Equally, it would have been extraordinarily foolish of Dr Manmohan Singh to risk his coalition for the proprieties of Bihar. I am certain about Dr Singh’s personal views. Privately, he could never have approved of what he was being forced to do publicly. But he is not naïve. He does not believe in sending an invitation to civil war. He went by the letter and passed on the Cabinet’s recommendation to the President.
Why has the Constitution of India found room for a President and vested in him the "Executive power of the Union"? After all, the President is not directly elected by the people, and logically it is the Prime Minister, a creature of a directly elected Lok Sabha, who should be the final arbiter of executive power. But the office of the President was created not to teach schoolchildren how to live a better life, although that is always a good thing to do. It was created because the system needed a person who was solely the guardian of the Constitution rather than the representative of the legislature. While taking his oath, the President swears to "protect and defend the Constitution and the law", not the Parliament or the government. The framers of our Constitution knew that an elected executive would be occasionally tempted to bend the law to suit a political purpose and created a President to prevent such deviation. It gave the President the means to do so, by permitting him to seek legal opinion in case of any doubt from a Constitutional authority. President Kalam did no such thing when faced by an obvious malfeasance. If his doubts had been placed on the record, then he would have done his duty, and indeed the Supreme Court would have exonerated those doubts.
The fact is that the politicians have flouted the law and won the politics, because the fresh elections to the Bihar Assembly have not been stopped. They could not be, because the Supreme Court has to be at all times cognisant of realities. So Lalu has got the second chance he wanted, and corrected some of his mistakes in the search for a different outcome.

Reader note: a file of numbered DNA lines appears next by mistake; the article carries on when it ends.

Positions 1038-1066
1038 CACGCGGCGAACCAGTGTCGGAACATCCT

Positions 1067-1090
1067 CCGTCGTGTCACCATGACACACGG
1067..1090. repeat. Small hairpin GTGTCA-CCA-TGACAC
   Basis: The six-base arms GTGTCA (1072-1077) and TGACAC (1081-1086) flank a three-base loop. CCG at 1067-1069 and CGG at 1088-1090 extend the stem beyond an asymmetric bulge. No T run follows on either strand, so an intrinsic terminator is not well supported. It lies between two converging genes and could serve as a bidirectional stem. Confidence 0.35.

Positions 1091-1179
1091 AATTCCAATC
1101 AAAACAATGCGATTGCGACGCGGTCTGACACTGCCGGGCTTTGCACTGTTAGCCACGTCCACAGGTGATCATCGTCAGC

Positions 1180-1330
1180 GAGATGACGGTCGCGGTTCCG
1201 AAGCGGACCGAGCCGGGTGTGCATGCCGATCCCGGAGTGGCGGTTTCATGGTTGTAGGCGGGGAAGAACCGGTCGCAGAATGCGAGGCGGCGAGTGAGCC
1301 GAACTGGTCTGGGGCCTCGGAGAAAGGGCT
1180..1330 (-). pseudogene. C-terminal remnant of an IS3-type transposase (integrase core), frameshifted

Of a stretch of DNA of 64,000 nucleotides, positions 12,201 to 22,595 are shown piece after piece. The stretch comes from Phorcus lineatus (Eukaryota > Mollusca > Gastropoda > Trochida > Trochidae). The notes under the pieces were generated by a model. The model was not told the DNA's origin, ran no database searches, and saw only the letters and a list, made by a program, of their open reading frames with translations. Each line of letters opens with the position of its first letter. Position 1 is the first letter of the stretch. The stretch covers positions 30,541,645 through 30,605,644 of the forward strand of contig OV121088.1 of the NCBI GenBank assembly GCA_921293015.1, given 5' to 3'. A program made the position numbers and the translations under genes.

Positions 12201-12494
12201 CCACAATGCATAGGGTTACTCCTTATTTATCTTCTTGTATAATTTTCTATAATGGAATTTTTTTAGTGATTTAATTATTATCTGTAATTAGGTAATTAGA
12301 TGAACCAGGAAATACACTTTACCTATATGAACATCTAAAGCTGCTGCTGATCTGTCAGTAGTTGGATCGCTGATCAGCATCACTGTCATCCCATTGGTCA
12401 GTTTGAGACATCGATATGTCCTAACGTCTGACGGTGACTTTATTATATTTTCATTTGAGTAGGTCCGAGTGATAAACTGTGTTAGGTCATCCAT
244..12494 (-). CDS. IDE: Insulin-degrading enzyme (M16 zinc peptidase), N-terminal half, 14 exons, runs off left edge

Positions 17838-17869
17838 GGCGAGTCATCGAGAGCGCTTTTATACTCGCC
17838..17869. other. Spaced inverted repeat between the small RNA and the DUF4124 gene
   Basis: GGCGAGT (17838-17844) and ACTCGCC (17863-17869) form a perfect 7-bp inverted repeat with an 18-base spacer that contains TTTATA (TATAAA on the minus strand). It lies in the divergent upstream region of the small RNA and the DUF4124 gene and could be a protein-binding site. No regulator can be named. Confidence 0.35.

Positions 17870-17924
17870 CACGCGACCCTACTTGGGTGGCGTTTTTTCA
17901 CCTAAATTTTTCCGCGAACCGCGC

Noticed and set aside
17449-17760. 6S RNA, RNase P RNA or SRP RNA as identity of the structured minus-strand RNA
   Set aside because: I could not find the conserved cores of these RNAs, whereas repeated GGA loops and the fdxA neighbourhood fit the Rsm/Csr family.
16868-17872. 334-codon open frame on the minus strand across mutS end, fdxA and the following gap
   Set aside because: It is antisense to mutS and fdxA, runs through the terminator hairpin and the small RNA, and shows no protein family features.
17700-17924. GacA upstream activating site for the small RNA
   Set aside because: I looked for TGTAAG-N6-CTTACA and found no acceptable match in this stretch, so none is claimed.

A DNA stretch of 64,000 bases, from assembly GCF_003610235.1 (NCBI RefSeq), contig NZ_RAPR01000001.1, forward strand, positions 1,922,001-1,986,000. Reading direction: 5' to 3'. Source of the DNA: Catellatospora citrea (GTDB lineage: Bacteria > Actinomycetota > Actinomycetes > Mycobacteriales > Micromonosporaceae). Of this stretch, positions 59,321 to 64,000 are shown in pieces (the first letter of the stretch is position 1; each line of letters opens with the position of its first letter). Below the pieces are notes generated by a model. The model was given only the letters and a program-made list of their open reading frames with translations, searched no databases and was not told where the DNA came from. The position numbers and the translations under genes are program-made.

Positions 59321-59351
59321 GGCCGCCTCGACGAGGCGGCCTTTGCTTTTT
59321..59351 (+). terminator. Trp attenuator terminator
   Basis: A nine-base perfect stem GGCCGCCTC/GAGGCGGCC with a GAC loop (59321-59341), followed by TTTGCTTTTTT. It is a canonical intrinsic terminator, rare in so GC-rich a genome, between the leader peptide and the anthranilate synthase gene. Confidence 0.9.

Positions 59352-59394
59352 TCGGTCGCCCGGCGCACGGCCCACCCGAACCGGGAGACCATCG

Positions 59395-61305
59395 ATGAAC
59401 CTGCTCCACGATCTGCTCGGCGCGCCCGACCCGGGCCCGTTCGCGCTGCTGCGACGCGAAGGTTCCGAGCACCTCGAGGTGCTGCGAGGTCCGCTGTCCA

What guarantee is there that what has happened in Bihar cannot be repeated at the national level by another President? We are in coalition politics, in which deals will be made both before and after elections. (In Germany the Congress and the BJP are trying to patch together the grandest deal of all.) What if a President seeks to subvert the will of a general election by dissolving the House before MPs are sworn in?
You cannot be disillusioned if you are not illusioned. President Kalam was good enough to induce illusions. Like the rest of my countrymen, I do believe that he is a sincere and honest man, a simple man who has been placed amidst pomp and majesty by the curious dance of fate. I do not believe that he has been spoilt by his circumstances, or that he has been tempted by the luxury around him to the point where he has, like so many politicians, placed his conscience hostage to the luxury of office.
He has sought, during his term in office, to be a role model to the most precious asset of a nation, its children, its future generations. He has told them over and over again to place principle over gain. This is the moment for the President of India to teach those children he loves by the example of his own convictions.
The Supreme Court of India has indicted the President of India. Either the President takes a stand and says that the Supreme Court is wrong, and must be held accountable for bias and misjudgment. Or he should accept the validity of the judgment and hold himself accountable. It would have been meaningless to present this choice before those of our past Presidents who were politicians. The one exception would be, of course, President Rajendra Prasad, who belonged to the cloth of Gandhi and therefore had principles. This question could have been placed before the academicians, Dr Radhakrishnan and Dr Zakir Hussain. All three would have chosen principle over power. But only a very naïve commentator would have demanded such standards from Giani Zail Singh.
The choice is before President Kalam. He can choose to be remembered as Dr Radhakrishnan and Dr Zakir Hussain are. Or he can hide behind an alibi and be forgotten, as Giani Zail Singh is.